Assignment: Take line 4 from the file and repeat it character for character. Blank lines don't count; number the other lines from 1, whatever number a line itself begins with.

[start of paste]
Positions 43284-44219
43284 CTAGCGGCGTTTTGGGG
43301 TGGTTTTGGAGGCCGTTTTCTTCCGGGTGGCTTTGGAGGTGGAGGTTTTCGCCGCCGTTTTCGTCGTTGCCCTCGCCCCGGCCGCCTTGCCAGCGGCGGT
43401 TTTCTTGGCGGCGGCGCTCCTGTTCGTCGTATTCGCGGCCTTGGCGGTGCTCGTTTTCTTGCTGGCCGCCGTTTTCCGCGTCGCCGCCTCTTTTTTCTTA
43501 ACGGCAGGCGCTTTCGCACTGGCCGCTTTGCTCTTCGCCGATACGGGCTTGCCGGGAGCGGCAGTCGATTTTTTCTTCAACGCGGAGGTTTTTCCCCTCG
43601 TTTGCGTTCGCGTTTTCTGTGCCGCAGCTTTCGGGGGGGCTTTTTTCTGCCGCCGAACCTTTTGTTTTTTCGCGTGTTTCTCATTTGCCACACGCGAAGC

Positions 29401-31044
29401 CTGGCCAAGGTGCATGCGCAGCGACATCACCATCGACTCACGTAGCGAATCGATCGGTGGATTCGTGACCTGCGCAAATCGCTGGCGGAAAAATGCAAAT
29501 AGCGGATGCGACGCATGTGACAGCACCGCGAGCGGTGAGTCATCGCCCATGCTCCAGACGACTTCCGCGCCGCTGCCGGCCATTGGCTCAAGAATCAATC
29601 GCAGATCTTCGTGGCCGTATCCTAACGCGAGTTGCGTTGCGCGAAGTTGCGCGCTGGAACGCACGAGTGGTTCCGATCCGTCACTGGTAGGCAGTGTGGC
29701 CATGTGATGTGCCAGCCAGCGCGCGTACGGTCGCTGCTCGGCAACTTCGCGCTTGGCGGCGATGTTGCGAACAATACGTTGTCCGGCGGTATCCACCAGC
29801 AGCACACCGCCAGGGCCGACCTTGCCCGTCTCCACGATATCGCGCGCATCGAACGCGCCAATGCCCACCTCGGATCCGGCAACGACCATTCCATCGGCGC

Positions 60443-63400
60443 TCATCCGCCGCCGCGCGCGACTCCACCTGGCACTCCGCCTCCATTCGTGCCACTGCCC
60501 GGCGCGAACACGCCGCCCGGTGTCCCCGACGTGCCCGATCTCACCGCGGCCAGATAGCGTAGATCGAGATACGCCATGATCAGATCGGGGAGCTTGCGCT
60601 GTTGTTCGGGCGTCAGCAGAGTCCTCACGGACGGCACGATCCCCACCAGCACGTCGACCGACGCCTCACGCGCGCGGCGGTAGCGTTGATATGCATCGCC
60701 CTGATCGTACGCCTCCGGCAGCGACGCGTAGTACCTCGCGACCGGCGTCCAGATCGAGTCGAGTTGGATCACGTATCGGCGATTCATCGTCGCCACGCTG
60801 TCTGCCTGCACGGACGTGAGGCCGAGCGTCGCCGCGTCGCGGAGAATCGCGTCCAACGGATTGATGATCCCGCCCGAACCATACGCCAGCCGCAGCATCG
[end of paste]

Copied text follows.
43401 TTTCTTGGCGGCGGCGCTCCTGTTCGTCGTATTCGCGGCCTTGGCGGTGCTCGTTTTCTTGCTGGCCGCCGTTTTCCGCGTCGCCGCCTCTTTTTTCTTA